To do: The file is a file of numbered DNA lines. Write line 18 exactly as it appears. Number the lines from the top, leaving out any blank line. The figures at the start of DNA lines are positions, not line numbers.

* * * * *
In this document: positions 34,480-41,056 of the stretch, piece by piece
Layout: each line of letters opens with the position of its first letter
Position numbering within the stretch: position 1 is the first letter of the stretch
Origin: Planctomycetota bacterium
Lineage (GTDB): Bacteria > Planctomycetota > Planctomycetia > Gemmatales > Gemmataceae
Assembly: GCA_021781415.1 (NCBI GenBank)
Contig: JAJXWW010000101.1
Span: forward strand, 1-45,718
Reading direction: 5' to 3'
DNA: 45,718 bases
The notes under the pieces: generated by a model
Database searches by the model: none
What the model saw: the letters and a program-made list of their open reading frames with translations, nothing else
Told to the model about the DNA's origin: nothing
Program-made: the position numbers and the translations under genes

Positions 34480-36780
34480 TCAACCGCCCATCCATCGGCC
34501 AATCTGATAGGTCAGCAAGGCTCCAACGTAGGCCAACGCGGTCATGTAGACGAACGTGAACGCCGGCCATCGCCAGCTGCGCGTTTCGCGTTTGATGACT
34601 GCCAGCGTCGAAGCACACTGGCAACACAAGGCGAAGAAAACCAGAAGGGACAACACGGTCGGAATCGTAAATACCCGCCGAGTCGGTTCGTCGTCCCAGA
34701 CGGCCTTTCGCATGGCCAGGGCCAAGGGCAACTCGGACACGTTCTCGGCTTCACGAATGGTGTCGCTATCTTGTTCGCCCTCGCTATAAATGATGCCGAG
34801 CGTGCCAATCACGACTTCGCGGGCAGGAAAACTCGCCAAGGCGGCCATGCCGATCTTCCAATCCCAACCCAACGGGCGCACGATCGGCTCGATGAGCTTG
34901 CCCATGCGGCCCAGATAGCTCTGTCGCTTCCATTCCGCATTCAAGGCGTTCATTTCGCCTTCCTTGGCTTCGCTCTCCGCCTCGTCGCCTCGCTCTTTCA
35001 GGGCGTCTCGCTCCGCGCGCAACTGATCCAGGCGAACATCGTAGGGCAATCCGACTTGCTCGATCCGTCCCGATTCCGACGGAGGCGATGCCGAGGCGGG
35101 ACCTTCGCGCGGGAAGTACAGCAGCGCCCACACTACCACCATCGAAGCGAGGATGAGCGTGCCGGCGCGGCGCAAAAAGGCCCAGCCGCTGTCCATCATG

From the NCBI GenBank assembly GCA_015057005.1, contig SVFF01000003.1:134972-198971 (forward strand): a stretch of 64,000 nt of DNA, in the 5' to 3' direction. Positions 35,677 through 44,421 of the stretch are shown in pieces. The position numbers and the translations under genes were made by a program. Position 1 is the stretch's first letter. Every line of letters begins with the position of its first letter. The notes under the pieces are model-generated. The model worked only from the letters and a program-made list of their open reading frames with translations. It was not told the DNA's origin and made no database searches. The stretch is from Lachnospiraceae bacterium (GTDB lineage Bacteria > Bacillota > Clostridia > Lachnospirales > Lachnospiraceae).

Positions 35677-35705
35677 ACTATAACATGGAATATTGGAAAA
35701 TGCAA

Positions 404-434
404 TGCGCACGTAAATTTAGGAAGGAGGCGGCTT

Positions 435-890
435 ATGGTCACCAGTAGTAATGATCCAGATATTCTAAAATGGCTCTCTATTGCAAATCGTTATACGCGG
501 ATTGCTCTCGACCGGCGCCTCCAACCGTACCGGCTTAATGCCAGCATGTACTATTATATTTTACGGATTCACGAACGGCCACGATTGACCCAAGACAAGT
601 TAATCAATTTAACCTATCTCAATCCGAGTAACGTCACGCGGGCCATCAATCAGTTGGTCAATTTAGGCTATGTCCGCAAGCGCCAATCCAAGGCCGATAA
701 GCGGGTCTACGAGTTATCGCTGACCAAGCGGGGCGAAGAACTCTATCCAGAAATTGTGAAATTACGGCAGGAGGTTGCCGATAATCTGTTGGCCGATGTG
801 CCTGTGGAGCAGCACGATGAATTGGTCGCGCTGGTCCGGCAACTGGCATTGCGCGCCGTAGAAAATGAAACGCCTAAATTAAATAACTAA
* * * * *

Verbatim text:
34501 AATCTGATAGGTCAGCAAGGCTCCAACGTAGGCCAACGCGGTCATGTAGACGAACGTGAACGCCGGCCATCGCCAGCTGCGCGTTTCGCGTTTGATGACT